Crypto 2002, the 22nd Annual Crypto Conference, was sponsored by IACR, the International Association for Cryptologic Research, in cooperation with the IEEE Computer Society Technical Committee on Security and Privacy and the Computer Science Department of the University of California at Santa Barbara. It is published as Volume 2442 of the Lecture Notes In Computer Science (LNCS) of Springer Verlag. Note that 2002, 22 and 2442 are all palindromes... (Don't nod!)
The conference received 175 submissions, of which 40 were accepted; two submissions were merged into a single paper, yielding the total of 39 papers accepted for presentation in the technical program of the conference. In this proceedings volume you will find the revised versions of the 39 papers that were presented at the conference. The submissions represent the current state of work in the cryptographic community world-wide, covering all areas of cryptologic research. In fact, many high-quality works (that surely will be published elsewhere) could not be accepted. This is due to the competitive nature of the conference and the challenging task of selecting a program. I wish to thank the authors of all submitted papers. Indeed, it is the authors of all papers who have made this conference possible, regardless of whether or not their papers were accepted.
The conference program was also immensely benefited by two plenary talks. The first invited talk was by Andrew Chi-Chih Yao, who spoke on "New Directions in Quantum Cryptographic Protocols." In the second talk, David Chaum gave the 2002 IACR Distinguished Lecture, entitled "Privacy Technology: A Survey of Security without Identification."
My deepest thanks go to the program committee members. Serving on a program committee seems, at times, like a thankless job. When a paper is accepted certain people may believe it is due to the paper's intrinsic quality, whereas when a paper is rejected it is attributed to the misjudgment of committee members. The demanding nature of the task of careful evaluation and selection is, at times, easily forgotten. In reality, the reviewing process for this conference was a huge challenge that demanded from committee members top-level scientific capabilities, combined with a lot of time-consuming hard work. Each paper was reviewed by at least three members, and some papers (including those submitted by committee members) were reviewed by as many as six reviewers. The process followed the review directives of IACR. We reached our decisions via electronic discussions and in a meeting of the program committee; this was a tough job whose successful completion should be credited to each and every committee member. We were assisted by the program committee's advisory members, as well as by an army of external reviewers whose expertise and help is highly appreciated. Their names are given in a separate list. (I apologize for any possible omission.)
The conference was run by Rebecca Wright, who served as the general chair. I thank her for all her work, and in particular for her continuous assistance to the program committee and the program chair. Some of the committee members as well as other members of the community served as session chairs during the conference, and I thank them for their help in running the program. The conference program also included the traditional Rump Session, chaired by Stuart Haber, featuring short informal talks on recently completed research and work in progress.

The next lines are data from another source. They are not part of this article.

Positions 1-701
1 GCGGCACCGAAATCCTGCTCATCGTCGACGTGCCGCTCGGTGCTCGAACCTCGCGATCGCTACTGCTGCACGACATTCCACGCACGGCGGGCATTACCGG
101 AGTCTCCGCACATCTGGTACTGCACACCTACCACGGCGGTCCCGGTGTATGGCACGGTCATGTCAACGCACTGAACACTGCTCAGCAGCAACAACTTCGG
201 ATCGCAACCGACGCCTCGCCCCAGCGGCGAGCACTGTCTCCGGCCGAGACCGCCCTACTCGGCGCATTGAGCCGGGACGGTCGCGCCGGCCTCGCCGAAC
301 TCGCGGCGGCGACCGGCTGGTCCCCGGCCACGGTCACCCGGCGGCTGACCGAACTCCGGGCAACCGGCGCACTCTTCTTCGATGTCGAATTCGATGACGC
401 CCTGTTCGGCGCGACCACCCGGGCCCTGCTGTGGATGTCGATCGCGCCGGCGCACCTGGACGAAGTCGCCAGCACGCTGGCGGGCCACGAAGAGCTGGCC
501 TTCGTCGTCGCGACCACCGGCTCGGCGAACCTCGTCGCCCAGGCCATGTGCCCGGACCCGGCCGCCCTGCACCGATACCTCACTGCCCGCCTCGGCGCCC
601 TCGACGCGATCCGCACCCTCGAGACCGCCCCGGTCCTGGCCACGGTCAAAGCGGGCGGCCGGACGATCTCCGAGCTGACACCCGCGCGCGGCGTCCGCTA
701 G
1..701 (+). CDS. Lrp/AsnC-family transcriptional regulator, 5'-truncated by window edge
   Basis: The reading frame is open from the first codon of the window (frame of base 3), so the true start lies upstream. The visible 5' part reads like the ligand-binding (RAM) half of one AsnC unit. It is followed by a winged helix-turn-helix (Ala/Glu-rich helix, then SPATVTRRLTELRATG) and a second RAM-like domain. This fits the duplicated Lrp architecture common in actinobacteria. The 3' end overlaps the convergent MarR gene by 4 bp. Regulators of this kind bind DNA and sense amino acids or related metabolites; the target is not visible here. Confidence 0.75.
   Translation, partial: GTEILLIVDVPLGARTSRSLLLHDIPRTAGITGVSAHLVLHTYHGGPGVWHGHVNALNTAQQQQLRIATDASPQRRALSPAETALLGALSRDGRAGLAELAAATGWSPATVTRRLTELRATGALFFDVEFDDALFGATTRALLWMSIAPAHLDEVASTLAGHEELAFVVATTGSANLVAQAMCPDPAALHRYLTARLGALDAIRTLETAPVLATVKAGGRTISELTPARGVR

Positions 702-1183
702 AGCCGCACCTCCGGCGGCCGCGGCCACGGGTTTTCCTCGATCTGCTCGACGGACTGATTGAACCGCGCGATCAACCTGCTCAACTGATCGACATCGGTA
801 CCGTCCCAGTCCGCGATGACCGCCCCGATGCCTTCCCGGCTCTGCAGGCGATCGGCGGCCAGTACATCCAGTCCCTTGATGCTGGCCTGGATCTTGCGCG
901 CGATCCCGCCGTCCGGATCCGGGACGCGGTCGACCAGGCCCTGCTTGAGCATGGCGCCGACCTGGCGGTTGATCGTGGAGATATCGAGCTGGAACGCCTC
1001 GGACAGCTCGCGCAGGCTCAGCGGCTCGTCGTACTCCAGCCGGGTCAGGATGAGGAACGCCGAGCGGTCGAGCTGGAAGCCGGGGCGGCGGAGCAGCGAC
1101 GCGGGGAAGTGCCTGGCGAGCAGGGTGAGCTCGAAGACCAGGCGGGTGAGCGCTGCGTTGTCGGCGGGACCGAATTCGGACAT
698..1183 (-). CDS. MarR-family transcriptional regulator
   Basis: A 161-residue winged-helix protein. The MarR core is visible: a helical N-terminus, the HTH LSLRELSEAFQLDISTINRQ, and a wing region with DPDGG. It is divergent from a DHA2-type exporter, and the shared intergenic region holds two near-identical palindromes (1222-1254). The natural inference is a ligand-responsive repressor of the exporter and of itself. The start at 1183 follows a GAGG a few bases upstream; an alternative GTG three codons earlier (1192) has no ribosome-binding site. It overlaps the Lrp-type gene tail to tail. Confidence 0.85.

The committee task was an international effort (as befits the IACR, where the "I" stands for "International"). We had members from all over the world, a chair in the USA, a program committee meeting in the Netherlands and a web server in Belgium. We utilized Internet technology as much as we could. This was possible due to efforts by a number of individuals. I thank Berry Schoenmakers for making all the necessary local arrangements for the Program Committee meeting in Amsterdam (just before Eurocrypt 2002). I thank Bart Preneel, and his great team at K.U. Leuven, Thomas Herlea and Wim Moreau, who administered the submission and web-review software. Their support has been instrumental. I thank my Ph.D. student Aggelos Kiayias, who served as a technical assistant to the chairs and helped me with the various technical and technological aspects of running the committee and preparing the conference proceedings. Further thanks are due to Bart Preneel, Wim Moreau and Joris Claessens for authoring the web-review software that was used in the refereeing process, and to Chanathip Namprempre, Sam Rebelsky and the SIGACT's Electronic Publishing Board, for authoring the software for the electronic submissions. Thanks are also due to the publisher, Springer Verlag.
To summarize, I benefited greatly from the pleasant and effective working relationships that I enjoyed with the many individuals I had to collaborate with in order to make the program possible, and it was a real learning experience. Indeed, the making of a program for a conference such as Crypto 2002 is an effort that requires a lot of work from a lot of individuals. Fortunately, the IACR and the cryptographic community at large form the active, strong, vibrant and relevant community that supports our successful conferences. Long live Crypto!June 2002 Moti Yung
Sponsored by the International Association for Cryptologic Research (IACR)
in cooperation with
IEEE Computer Society Technical Committee on Security and Privacy,
and the Computer Science Department, University of California, Santa Barbara
|Joe Kilian (Crypto 2001, Program Chair)||NEC, USA|
|Dan Boneh (Crypto 2003, Program Chair)||Stanford University, USA\ td>|
Christophe De Cannière
Jung Hee Cheon
Seung Joo Kim